They say revenge is a dish best served cold. I disagree. When we dined upon the flesh of the victim of our vengeance, it was quite warm. It also worked really well with a little barbecue sauce.
So ended the saga of Jumper the rooster. For this post, we felt two authors would truly put the tragedy, the test, and the triumph in perspective. Ryan's contributions will be in regular typeface, while Connor's will be in italics.
Not long ago, Mom got another scheme to build character in her children: to raise chickens and sell their eggs. One of the chickens we bought turned out to be a rooster, which my lovable but somewhat uncreative brother named Jumper.
Jumper soon proved to be a menace.
My younger brother and sister’s daily journey to feed the chickens became a journey fraught with peril once the rooster appeared.
He would stand in our doorway, refusing to let us in our own house. My dad decided it was time to end the rooster’s reign of clucking, preening terror.
When your eight-year old brother carries a plastic lightsaber into the chicken coop purely for self-defense reasons, it’s time to step up as a man and eliminate this threat to your family. And if you question why I had to use a machete, you clearly have not consumed enough Otter Pops.
In my defense, I don’t usually go around killing chickens with machetes. This rooster was the Al Capone of chickens, ruling the yard with an iron talon, surrounded at all times by his harem of hens.*
Somewhere along the line, we bought a machete, and somehow it ended up occupying a semi-permanent place in our living room by the side of the couch. Like villagers arming against the monster on the hill, my dad and I prepared to storm the rooster’s citadel and wreak our vengeance.
But my little sister, even injured by Jumper as she was, barred my dad’s path, distraught that the rooster she had raised from a chick was about to be dismembered with a instrument that had probably never really been sharpened. My dad retreated, and the rooster laughed in mocking.
Soon, though, my brothers and I took matters into our own hands. We were prepared to do what needed to be done, to protect my little sister’s honor even if she was too noble to avenge the wrongs done unto her.
I grabbed a shovel; Connor grabbed the machete and noose.
INTERMISSION: my mom once related to me a story told to her by an older man standing next to her in line at the hardware store. It was similar to ours, except that rather than resorting to a machete, the man had drugged the chicken until it was asleep, put it in his car under cover of night, and thrown it over the fence at Bear World. "Wait a minute. You don't know my name, right?" the man asked quickly after relating the story.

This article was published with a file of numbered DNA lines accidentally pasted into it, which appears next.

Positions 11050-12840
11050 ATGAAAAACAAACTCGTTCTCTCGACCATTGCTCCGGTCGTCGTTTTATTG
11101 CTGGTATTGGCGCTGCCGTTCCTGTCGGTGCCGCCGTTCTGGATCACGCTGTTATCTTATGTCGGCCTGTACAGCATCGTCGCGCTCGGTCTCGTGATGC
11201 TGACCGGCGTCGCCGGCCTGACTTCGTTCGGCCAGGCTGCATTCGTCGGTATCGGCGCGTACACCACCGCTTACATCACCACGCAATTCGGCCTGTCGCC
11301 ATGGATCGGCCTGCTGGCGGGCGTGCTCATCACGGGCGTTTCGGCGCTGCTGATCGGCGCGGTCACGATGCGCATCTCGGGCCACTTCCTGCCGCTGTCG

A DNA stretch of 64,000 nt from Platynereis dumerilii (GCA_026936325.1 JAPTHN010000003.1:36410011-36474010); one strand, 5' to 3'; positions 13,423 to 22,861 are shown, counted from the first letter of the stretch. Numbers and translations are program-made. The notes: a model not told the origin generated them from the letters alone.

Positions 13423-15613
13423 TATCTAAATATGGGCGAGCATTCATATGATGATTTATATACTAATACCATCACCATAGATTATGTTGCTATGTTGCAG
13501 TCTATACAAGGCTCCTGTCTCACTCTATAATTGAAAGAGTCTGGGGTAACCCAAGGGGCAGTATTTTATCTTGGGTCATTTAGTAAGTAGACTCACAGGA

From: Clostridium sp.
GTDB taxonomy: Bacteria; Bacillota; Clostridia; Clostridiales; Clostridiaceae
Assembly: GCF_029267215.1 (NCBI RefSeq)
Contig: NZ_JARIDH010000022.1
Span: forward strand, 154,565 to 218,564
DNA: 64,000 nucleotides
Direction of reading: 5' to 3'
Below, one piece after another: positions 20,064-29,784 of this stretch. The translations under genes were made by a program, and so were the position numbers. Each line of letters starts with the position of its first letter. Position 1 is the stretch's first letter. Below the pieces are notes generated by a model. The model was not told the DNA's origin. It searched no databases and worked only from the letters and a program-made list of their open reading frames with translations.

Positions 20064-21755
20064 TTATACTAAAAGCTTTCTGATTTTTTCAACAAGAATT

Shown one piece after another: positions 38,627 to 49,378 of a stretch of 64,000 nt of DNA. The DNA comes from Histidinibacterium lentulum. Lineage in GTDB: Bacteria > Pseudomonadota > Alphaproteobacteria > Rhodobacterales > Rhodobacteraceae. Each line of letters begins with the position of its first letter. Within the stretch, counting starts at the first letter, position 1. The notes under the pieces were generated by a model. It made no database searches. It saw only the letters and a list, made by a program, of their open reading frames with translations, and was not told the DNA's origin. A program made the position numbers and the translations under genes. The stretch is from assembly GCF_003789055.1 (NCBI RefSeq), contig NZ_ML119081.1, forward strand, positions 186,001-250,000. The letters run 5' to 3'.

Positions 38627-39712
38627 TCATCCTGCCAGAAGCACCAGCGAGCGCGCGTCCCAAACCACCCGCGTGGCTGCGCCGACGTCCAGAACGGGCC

It’s not easy to murder a rooster. You have to contend with all sorts of difficulties, not the least of which is the guilt of killing another living being. To overcome this obstacle, we simply remembered the crimes he had on his record, including attacking our little brother, attacking our little sister, exercising unrighteous dominion, and being named Jumper. (Possibly embezzlement, bank fraud, prostitution and weapons smuggling as well. You never can tell.)
After a quick trip to the restroom (I never kill on a full bladder), we tried Phase One. This involved sequestering Jumper in the fenced area and chasing him with a machete.
And so I found myself standing with a machete to Jumper’s throat, his baleful gaze urging me to strike him down and complete my journey to the Dark Side. But I couldn’t do it! There’s something about holding a blade to a living, breathing creature’s throat that truly makes you feel like a coldhearted murderer. After twenty seconds of tense stalemate, my nerve failed me and the chicken walked free. I returned to the house to seek reinforcements to finish the job.
We resorted to Phase Two — shooting him with a paintball gun.
As it transpires, a paintball gun is insufficient to kill a tough chicken. The paintballs merely hurt the chicken enough to make the shooter feel like a really horrible person who tortures small animals.
Phase Three consisted of Connor chasing Jumper in a futile attempt to strangle him in the most humane way possible. (Notice the omission of the word "catching.")
It’s impossible to strangle a chicken when said chicken realizes you’re attempting to strangle it and instantly transforms into a raging demon bird that will do anything and everything in its power to escape.** That attempt marks the only occasion in my life that I have fled a chicken coop in terror.
At last came Phase Four. It was simply time. We had dilly-dallied for long enough, and I took a shovel and —
I’m going to censor that part, but if you need a visual aid, think of the shower scene in "Psycho."
*Or, as I like to refer to them, his hos. Hoes? Ho's? Houghs?
**including, but not limited to, attempted murder and assault with a deadly weapon.